VISTAS: An awareness of a range of time, events, or subjects. A broad Mental View.

Old Adam, the Carrion Crow

Thomas Lovell Beddoes

Old Adam, the carrion crow,
The old crow of Cairo;
He sat in the shower, and let it flow
Under his tail and over his crest;
And through every feather
Leaked the wet weather;
And the bough swung under his nest;
For his beak it was heavy with marrow.
Is that the wind dying? O no;
It's only two devils, that blow
Through a murderer's bones, to and fro,
In the ghosts' moonshine.

Ho! Eve, my grey carrion wife,
When we have supped on king's marrow,
Where shall we drink and make merry our life?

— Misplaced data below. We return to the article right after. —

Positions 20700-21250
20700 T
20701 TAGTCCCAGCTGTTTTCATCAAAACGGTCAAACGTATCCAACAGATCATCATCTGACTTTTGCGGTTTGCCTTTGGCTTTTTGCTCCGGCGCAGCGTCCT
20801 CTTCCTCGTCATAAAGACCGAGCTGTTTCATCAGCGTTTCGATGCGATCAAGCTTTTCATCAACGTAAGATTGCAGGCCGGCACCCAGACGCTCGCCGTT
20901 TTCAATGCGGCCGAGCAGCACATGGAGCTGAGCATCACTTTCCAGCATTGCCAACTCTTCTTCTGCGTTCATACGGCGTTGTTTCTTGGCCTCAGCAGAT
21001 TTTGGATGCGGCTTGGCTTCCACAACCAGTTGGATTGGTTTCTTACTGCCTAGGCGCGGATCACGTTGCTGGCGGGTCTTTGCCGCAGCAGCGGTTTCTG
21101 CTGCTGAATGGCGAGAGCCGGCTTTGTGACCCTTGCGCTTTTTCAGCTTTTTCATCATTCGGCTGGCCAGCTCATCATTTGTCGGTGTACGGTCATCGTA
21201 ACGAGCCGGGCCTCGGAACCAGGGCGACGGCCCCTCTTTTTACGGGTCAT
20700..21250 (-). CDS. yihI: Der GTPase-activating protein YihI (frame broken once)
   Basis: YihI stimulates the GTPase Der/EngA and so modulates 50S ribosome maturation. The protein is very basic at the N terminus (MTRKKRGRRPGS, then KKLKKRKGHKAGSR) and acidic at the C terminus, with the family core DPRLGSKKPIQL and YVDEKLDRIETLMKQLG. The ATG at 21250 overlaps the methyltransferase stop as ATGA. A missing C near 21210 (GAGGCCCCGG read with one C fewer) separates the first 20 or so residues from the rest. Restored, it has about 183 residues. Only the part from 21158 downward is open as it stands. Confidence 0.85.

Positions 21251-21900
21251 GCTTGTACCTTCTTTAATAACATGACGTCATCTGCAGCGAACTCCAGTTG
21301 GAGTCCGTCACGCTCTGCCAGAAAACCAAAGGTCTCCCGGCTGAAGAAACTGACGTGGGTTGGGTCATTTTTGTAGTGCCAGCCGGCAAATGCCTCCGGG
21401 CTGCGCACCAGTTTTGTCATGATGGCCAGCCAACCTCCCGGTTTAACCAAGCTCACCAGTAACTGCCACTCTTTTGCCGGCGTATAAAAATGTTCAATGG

Our nest it is queen Cleopatra's skull,
'Tis cloven and cracked,
And battered and hacked,
But with tears of blue eyes it is full:
Let us drink then, my raven of Cairo,
Is that the wind dying? O no;
It's only two devils, that blow
Through a murderer's bones, to and from,
In the ghosts' moonshine.

Ezra Pound called Beddoes "Prince of morticians." In this lyric, the theme (seen earlier in "The Three Ravens) is varied with an idiom that one must call macabre (a term it is hard to avoid when one is talking about Beddoes). The repeated "Is that the wind dying?" is echoed in the second part of T. S. Eliot's "Waste Land"